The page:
Make Giving a Habit! Why Blood Donation Matters.

A glimpse into the importance of blood donation and busting myths about the process, on World Blood Donor Day. 

Diagnostics|Jun.20, 2023

None of us are strangers to blood donation. “Blood needed urgently….” texts on our messaging groups, donation camps at college, societies and offices, or donating blood after recovering from a COVID-19 infection; are all scenarios we’ve encountered at some point in our lives and will continue to do so. Especially, with the COVID-19 pandemic reiterating the importance of community— of helping each other in times of need. A health emergency calls for a spirit of solidarity. However, it should not take a crisis for us to come together and support one another.

Here’s why – there is an alarming shortage of blood, worldwide. In India, during 2020-21, around 1.03 crore blood units were collected at 3500 licensed Blood Centers, meeting 71% of the estimated clinical demand in the country. Due to the Covid-19 impact in the country, the total blood units collected in 2020-21 has decreased as compared to blood units collected in 2019-20 i.e. 1.25 crore units. With only about 30-35% participation from people aged 18-28 and female donors comprising only less than 10% donors, targeted awareness and donation efforts have become crucial.

The importance of blood donation & why giving matters.

As an essential life force, blood is composed of white and red blood cells and platelets based in a liquid called plasma, whole blood and its components are invaluable for our health. This is even more so in medical procedures, when it comes to aiding the health of others in need.

Whether used in emergency surgeries, medical therapies or even routine procedures, the importance of blood donation cannot be overstated. From helping those with health challenges like cancer to accident victims, children with severe anemia, organ transplant patients, those battling organ failure, infections, newborns and more… regular blood donations can save and enrich lives across ages, stages and geographies. The ability to help and make a difference is quite literally in our veins. 

Why widespread blood donation awareness is key.

Blood is inherently regenerative – our bodies can physiologically replenish blood components continuously within few weeks after blood donation. So we needn’t wait for an emergency to donate it. A healthy body can regularly donate blood that can be stored and used when needed.

As per estimations from WHO, voluntary blood donation from 1% of a nation’s population is generally required to meet its most basic requirements for blood. Blood can only be stored for a limited period of time; therefore, regular donations are essential to keep up with the demand and ensure that there is enough for all those who may need a blood transfusion. However, misconceptions result in a much lower number of donors, making it imperative to raise awareness around the issue.

Sifting through some common blood donation facts and myths

Myth: Donations are only accepted from young adults.

Fact: Healthy, older adults too can safely donate blood! Anyone from the ages of 18 to 65 are considered viable blood donors, subject to health conditions and regulations.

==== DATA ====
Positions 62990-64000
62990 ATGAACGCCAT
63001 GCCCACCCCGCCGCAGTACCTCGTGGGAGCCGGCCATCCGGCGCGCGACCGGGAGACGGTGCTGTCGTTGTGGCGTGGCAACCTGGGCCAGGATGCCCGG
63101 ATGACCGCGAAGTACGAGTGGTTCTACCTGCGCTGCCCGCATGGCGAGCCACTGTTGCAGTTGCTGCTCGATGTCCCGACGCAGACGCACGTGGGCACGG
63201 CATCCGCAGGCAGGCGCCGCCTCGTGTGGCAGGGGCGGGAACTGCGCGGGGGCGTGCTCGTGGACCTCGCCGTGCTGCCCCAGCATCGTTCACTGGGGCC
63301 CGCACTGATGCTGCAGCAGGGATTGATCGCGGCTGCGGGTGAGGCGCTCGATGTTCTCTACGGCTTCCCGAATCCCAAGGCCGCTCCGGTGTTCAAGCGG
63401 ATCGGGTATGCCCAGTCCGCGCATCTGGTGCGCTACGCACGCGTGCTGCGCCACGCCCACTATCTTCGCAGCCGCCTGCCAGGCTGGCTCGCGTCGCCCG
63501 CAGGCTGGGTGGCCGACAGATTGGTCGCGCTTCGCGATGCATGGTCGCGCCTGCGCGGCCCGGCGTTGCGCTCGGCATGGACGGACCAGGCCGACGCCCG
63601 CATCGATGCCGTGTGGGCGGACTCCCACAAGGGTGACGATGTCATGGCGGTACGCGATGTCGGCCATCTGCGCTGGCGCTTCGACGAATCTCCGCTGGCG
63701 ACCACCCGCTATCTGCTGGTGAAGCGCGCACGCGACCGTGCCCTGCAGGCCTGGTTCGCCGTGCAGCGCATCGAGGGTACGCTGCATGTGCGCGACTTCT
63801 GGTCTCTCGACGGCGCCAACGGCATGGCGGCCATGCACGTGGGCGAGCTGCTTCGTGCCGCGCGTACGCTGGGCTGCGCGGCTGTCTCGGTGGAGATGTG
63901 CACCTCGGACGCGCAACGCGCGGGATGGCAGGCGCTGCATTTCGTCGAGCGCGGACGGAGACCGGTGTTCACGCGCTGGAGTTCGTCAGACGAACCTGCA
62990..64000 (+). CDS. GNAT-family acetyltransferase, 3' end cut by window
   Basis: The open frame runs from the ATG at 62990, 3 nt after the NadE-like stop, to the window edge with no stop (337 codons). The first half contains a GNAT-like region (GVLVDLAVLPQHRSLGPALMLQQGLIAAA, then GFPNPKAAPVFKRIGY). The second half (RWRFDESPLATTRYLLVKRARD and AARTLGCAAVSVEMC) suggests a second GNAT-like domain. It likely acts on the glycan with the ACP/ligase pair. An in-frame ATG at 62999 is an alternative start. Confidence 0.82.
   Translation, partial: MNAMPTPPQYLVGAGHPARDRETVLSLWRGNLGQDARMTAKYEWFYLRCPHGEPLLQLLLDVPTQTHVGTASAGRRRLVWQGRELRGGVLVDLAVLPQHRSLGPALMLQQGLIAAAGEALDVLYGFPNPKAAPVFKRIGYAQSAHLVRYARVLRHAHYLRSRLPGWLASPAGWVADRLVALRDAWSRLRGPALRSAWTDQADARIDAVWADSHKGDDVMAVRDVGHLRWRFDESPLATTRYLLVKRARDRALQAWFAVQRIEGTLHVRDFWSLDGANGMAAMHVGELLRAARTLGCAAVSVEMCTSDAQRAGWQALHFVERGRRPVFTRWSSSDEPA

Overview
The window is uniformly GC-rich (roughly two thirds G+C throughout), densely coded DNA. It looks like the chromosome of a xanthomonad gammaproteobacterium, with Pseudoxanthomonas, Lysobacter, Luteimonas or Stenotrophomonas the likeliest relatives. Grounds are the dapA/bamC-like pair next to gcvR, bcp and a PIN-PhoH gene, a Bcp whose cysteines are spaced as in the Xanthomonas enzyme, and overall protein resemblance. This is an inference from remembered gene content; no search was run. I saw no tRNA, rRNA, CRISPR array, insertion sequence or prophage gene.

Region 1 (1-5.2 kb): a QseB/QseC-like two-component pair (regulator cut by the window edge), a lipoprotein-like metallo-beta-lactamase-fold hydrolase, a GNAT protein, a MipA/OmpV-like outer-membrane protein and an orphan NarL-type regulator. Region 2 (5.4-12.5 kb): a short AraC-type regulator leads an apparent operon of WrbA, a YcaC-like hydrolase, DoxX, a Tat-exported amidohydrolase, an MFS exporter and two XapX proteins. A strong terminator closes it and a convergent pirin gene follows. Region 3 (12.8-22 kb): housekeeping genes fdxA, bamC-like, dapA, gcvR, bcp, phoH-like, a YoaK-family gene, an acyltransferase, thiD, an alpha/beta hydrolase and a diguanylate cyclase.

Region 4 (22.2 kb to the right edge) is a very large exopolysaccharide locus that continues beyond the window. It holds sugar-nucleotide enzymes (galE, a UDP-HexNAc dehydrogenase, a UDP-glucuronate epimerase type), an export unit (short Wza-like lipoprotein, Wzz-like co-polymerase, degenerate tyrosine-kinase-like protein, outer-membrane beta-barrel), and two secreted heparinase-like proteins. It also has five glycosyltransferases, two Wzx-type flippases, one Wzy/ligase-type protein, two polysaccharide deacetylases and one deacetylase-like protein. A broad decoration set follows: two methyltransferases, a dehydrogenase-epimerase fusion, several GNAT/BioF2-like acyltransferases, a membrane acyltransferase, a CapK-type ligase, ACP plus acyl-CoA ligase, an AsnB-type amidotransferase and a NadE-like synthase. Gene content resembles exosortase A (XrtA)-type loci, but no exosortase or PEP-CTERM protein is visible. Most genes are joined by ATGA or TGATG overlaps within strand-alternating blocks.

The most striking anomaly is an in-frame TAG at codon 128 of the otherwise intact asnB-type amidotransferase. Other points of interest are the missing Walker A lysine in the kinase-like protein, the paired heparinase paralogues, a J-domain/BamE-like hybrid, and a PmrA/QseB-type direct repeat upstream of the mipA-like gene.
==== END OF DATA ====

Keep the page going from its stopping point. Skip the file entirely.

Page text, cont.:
Myth: Donating blood can make you sick

Fact: Donating blood does not impact your health or put your health in danger. In fact, a check-up, including tests for health markers like blood pressure, temperature, pulse and hemoglobin level amongst others prior to making a donation is usually the norm and can put your mind at ease. Some people may experience minor temporary effects such as redness at the insertion site, slight dizziness or nausea which usually resolves itself soon with rest and food.

Myth: Donating blood is very painful

Fact: Apart from slight discomfort during the insertion of the needle, blood donation is a fairly pain-free and comfortable process later on.

Myth: You can only give blood annually.

Fact: While conditions may differ as per your individual health level and needs, blood can usually be  safely donated every 3 months for men and every 4 months for women. This gap allows the body to return to its normal hemoglobin levels.

Further, making ‘giving back’ a habit and contributing to larger community wellbeing not only transforms the lives of others, but can also benefit your own health— for example, studies show that donating blood regularly is associated with a reduction in hypertension. 

BE THE 1 to make a difference!

At Abbott, we recognize how small, consistent steps can make a big, life-changing difference to innumerable others around us. Abbott screens more than 60% of the world's blood supply.  We work together with partner blood banks to support blood donation efforts by spreading awareness about the critical need for donation as well as creating smoother services to help facilitate the process.

Our BE THE 1 campaign in India highlights the cultural importance of donation for the younger generation, and the need to get more women involved in matters of their health and become proactive donors. From convenient and hygienic mobile blood donation facilities to inspiring engagement activities –  continued efforts to make blood donation relevant and empowering has helped bridge the gap and raise donation levels in targeted areas by over 15%! Raising awareness about safe blood donation and transfusion services also acts as a strong driving force for timely, safe and sustainable blood supply.

Let World Blood Donor Day (celebrated on June 14), remind us of the importance of blood donation awareness and the far-reaching impact individuals can have in offering hope and health to communities. It’s a habit worth building.